With the progressive social movements of the 1960s and 1970s came a progressive reading movement, whole language. This new, constructivist theory of reading acquisition resonated loudly with teachers who felt they were constrained by teaching phonics (the teaching of symbol-sound correspondences and the rules and generalizations of the English Language). Whole language advocates believe that learning to read and spell parallels how we learn oral language–through mere exposure. Whole language theory holds that if children are read to enough, they will learn to generalize the relationship between letters and sounds. They magically will learn to break the code. In this approach to learning to read, students learn words like the Chinese learn ideograms, as an entire unit, not as individual sounds that are blended to create a word.
Unfortunately for whole language advocates, the science behind learning to read does not reflect how students actually learn to read. As Stanislas Dehaene, one of the most highly regarded reading researchers in the world, states, good readers look at every letter of a word and sound out words. What differs between a struggling or emerging reader and a proficient reader is the speed at which they read. Proficient readers associate symbols and sounds almost instantaneously. For struggling and emerging readers, pulling the print off the page is a laborious, tiring process.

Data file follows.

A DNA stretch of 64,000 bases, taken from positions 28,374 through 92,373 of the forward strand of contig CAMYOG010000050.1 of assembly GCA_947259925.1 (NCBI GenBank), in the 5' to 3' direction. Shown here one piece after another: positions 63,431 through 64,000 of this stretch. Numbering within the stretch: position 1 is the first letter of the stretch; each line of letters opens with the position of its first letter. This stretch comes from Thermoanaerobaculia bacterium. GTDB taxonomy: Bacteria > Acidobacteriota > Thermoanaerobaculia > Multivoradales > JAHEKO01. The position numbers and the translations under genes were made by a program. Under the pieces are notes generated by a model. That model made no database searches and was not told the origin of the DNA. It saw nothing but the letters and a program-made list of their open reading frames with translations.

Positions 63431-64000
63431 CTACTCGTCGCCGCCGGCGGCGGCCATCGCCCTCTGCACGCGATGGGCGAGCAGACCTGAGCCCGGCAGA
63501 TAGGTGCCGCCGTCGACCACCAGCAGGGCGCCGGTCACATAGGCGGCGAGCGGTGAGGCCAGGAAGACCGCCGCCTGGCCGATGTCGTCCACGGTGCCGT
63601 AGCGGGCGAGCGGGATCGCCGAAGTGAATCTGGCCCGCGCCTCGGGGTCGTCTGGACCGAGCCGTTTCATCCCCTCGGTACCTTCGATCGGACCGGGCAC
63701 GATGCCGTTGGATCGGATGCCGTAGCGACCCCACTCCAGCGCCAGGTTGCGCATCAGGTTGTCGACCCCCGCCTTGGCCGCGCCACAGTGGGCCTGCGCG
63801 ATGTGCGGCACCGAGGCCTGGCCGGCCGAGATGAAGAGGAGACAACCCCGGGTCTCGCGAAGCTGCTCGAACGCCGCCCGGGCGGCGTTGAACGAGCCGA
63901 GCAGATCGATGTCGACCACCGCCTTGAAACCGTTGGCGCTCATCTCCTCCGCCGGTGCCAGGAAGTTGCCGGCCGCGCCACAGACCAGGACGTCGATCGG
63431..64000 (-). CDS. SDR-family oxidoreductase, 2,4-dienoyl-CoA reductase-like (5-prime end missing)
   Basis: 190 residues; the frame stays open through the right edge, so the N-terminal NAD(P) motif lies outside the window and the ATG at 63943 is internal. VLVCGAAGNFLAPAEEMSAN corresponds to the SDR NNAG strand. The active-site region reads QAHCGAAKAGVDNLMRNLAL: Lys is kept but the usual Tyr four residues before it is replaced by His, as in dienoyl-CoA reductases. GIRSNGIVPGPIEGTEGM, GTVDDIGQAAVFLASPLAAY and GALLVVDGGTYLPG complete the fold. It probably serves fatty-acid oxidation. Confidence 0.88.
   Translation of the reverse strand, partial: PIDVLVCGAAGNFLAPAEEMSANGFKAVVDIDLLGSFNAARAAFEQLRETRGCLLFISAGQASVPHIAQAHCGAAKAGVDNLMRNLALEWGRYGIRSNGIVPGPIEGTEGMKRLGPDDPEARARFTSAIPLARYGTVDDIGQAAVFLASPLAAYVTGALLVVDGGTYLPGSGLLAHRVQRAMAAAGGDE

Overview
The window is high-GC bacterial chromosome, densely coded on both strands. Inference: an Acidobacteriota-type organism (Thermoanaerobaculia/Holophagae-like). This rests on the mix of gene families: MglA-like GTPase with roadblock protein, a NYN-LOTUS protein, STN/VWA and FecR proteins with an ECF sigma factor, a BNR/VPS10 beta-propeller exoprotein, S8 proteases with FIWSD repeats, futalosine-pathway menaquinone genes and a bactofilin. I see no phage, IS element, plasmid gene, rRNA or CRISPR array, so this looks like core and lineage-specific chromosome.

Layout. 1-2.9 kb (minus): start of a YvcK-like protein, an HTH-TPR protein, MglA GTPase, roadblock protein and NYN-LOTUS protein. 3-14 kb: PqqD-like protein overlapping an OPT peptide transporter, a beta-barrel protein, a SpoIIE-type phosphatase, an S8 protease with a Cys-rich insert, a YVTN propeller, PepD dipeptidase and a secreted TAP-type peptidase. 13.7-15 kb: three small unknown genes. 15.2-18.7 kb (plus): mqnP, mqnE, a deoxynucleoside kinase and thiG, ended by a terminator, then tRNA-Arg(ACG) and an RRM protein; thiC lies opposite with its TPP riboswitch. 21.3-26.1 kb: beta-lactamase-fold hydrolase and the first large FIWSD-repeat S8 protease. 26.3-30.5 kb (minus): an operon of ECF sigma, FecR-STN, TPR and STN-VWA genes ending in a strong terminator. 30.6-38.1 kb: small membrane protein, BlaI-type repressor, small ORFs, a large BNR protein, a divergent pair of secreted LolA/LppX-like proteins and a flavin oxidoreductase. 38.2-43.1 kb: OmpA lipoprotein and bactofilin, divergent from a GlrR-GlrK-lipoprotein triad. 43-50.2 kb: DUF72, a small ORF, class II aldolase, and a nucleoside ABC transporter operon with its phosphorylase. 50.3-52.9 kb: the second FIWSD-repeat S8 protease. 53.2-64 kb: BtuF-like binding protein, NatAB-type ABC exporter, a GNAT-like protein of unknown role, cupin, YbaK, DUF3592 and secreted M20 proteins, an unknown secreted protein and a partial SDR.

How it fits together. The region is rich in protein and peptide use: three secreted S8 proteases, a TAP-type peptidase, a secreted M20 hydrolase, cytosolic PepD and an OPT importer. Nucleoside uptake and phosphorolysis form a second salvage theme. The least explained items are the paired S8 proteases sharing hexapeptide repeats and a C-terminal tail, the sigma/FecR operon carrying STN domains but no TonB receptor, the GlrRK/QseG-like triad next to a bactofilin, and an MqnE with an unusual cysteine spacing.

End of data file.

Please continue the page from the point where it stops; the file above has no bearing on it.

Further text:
If you are interested in how people learn to read, you might be interested in professor Dehaene’s Ted Talk. http://theeconomyofmeaning.com/2013/10/29/lecture-by-prof-stanislas-dehaene-how-the-brain-learns-to-read/
Dehaene’s work,along with that of many other reading researchers, underscores the importance of teaching reading in a very systematic and explicit way. While it is important to expose students to good literature, students have to have the ability to translate the code to words they speak. If they can’t do this, they will never appreciate curling up in bed with a good book to open new worlds.
John Alexander, Head of School